Earlier this fall, my son, Nathan, and I huddled in our coats under a pop-up tent, rain falling around us, trying to sell Nathan’s Indian Corn. It was a local scenic-drive festival and the weather was terrible, so the patrons were few and far between.
“So, bud, is this what you thought it’d be?” I asked him.
“What’d you think it would be?”
He didn’t miss a beat: “Sunny. People comin’ in. Me makin’ money.”
It wasn’t an unrealistic expectation. Nathan, 13, planted about a quarter acre of Indian corn this year next to the sweet corn patch, to augment his pumpkin business. If, like me, you think that a quarter acre of Indian corn doesn’t sound like much, then you, like me, would be wrong. Turns out, 2018 was a bad year for pumpkins but a really great year for Indian corn. So great, in fact, that Nathan had to recruit a couple of young friends to help him pick it all. Three generations of Spanglers spent hours shucking, sorting, bundling. Half the barn was full of hayracks and plywood, with corn all spread out.
He sold to friends and family, and the local nursery. He sold at a local festival. He bundled and sorted corn before school and after school, between football practices and games. He worked in the rain. He made deals and learned that quality counts. He made special deliveries to his favorite people. And in the end, he sold nearly all of it, and met his sales goal.
WINNER: Nathan’s Indian Corn saw its share of highs and lows this fall. Big high: winning grand champion vegetable at the local fair. Big low: (not really) selling in the rain.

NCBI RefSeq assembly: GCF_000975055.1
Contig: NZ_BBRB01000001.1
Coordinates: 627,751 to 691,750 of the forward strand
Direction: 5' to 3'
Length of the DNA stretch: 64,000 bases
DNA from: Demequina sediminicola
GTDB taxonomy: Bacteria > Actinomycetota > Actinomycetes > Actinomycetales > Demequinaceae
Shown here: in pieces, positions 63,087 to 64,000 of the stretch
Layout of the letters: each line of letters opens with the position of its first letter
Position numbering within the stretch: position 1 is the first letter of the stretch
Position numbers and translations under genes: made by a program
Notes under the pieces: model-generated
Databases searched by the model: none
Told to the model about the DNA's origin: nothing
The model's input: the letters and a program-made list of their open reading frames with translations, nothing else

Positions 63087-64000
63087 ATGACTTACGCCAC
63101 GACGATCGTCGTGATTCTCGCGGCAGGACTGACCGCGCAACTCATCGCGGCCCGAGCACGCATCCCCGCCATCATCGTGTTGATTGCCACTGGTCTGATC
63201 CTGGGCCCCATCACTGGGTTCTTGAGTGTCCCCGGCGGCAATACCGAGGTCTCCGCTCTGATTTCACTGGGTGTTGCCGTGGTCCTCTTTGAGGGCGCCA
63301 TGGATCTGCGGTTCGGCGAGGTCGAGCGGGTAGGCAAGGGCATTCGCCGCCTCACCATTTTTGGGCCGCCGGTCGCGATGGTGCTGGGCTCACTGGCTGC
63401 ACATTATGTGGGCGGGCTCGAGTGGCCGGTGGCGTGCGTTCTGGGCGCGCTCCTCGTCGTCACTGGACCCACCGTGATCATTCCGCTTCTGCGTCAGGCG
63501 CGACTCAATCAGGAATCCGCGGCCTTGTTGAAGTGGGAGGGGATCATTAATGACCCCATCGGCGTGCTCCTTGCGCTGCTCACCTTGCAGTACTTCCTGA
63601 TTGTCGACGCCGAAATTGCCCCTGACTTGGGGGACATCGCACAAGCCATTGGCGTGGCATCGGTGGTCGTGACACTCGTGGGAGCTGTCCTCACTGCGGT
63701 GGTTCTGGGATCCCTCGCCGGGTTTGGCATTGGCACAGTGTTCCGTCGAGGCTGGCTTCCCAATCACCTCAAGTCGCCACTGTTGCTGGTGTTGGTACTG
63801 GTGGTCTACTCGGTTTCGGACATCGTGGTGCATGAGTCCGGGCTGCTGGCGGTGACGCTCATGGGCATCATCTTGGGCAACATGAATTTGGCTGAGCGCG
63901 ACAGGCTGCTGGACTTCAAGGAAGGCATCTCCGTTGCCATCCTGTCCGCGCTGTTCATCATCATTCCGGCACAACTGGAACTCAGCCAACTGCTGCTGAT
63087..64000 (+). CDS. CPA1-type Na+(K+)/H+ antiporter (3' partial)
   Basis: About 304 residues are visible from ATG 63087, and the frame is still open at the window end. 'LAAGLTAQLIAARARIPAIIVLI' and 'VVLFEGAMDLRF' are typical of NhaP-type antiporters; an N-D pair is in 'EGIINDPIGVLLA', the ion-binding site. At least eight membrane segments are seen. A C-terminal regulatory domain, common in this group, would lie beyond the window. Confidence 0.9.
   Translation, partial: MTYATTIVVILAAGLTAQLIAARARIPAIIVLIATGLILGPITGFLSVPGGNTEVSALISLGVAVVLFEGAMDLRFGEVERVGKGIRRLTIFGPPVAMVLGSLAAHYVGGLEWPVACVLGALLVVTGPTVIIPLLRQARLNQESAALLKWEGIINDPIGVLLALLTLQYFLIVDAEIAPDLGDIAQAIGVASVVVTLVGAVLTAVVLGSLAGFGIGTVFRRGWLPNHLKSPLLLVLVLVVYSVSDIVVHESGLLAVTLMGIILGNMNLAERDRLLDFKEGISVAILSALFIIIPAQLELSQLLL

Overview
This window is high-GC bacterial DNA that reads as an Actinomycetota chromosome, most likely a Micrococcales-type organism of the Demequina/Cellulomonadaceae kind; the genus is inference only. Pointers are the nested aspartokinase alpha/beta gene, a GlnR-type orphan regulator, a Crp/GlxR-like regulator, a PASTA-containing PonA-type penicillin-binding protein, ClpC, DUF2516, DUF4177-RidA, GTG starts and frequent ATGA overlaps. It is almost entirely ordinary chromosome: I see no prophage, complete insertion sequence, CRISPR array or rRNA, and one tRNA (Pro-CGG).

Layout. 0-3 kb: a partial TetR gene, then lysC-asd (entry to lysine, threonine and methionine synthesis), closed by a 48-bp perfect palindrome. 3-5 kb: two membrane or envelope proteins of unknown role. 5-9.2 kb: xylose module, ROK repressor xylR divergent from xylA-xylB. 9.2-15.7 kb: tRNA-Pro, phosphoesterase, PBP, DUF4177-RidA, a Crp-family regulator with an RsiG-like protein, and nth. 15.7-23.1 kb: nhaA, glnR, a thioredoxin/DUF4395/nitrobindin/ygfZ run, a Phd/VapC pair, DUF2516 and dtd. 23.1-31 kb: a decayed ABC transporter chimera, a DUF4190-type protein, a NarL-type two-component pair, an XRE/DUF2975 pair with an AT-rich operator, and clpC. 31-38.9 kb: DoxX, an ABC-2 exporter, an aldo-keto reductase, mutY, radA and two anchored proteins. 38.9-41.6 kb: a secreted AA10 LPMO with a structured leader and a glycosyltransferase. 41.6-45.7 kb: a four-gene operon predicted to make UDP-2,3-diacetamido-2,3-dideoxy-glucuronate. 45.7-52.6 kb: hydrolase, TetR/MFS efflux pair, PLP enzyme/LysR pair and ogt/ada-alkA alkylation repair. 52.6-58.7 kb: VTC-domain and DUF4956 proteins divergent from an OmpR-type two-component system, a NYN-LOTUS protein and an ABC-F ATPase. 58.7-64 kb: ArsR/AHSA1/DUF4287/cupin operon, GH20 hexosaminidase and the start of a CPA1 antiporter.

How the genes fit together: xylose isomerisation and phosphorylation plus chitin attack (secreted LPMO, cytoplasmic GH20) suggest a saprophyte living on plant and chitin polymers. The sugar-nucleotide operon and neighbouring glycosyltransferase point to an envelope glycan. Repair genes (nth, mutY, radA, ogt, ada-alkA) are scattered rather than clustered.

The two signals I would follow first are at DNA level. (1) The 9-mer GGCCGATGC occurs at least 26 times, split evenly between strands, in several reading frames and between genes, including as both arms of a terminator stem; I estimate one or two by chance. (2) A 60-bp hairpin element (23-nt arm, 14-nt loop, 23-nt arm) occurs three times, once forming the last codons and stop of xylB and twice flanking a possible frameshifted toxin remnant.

I’ve thought a lot lately about how the world wants to assign our children an identity: athlete, nerd, theater kid, band geek, Jesus girl, steer jock, FFA star. It’s endless. But it’s limiting. I am not what the world thought I was in junior high. Nor are my kids. But how to help them see that?
Deep down, knowing what they’re capable of is life-changing. And it changes how they perceive themselves. So does knowing what else is out there in the world: what suffering looks like, what hardship really is (i.e., it’s not doing chores on a snow day, even though that really feels like it), what responsibility looks and feels like. What success and failure, in equal parts, feel like.
For sure, Nathan’s identity doesn’t lie in Indian corn any more than mine lies in these stories I write. Our identities are rooted in God’s grace in our lives, and augmented by every shred of responsibility that comes along and reveals who we truly are.
And if Indian corn can help? Well, let’s plant it again next year then.
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